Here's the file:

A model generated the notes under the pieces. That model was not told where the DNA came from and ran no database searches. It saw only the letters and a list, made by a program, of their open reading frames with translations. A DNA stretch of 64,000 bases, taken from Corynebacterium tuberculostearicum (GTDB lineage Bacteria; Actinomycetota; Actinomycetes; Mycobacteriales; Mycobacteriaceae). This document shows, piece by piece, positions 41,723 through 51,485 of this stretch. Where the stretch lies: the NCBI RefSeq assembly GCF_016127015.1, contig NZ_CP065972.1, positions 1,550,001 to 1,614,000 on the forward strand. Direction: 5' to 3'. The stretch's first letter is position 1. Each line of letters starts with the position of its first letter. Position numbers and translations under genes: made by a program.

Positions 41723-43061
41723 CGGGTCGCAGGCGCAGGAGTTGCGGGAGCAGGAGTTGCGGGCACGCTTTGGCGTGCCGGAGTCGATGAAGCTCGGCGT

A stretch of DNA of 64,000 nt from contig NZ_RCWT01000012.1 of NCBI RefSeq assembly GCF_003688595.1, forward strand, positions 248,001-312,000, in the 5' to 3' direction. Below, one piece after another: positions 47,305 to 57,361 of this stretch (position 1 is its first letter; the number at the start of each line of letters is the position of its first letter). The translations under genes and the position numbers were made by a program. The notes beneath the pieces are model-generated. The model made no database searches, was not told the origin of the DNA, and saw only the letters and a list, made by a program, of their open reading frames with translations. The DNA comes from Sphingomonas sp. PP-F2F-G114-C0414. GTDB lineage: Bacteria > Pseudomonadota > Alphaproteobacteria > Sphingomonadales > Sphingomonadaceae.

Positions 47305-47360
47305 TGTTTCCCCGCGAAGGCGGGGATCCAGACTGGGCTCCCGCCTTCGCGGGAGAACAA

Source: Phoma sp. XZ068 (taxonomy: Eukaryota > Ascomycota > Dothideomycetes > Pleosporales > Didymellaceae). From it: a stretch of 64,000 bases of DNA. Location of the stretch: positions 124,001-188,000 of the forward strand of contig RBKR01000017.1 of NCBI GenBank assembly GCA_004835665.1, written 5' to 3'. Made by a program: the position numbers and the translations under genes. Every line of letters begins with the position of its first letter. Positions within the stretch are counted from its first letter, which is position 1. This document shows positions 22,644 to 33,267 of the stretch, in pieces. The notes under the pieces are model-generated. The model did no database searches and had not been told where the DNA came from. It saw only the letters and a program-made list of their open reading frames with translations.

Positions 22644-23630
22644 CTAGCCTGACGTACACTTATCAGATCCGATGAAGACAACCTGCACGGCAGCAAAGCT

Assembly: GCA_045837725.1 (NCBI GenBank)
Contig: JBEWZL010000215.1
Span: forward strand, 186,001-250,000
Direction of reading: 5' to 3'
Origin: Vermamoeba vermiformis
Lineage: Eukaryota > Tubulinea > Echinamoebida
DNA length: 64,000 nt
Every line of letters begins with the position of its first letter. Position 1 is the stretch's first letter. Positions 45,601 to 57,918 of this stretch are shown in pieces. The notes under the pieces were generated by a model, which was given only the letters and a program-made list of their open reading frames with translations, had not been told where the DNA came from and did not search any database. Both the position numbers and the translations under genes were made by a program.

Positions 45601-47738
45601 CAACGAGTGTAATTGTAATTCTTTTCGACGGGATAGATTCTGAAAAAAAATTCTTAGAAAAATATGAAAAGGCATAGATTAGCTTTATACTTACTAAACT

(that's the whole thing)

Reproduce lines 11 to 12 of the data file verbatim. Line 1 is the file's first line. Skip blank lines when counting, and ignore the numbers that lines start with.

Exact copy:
Contig: JBEWZL010000215.1
Span: forward strand, 186,001-250,000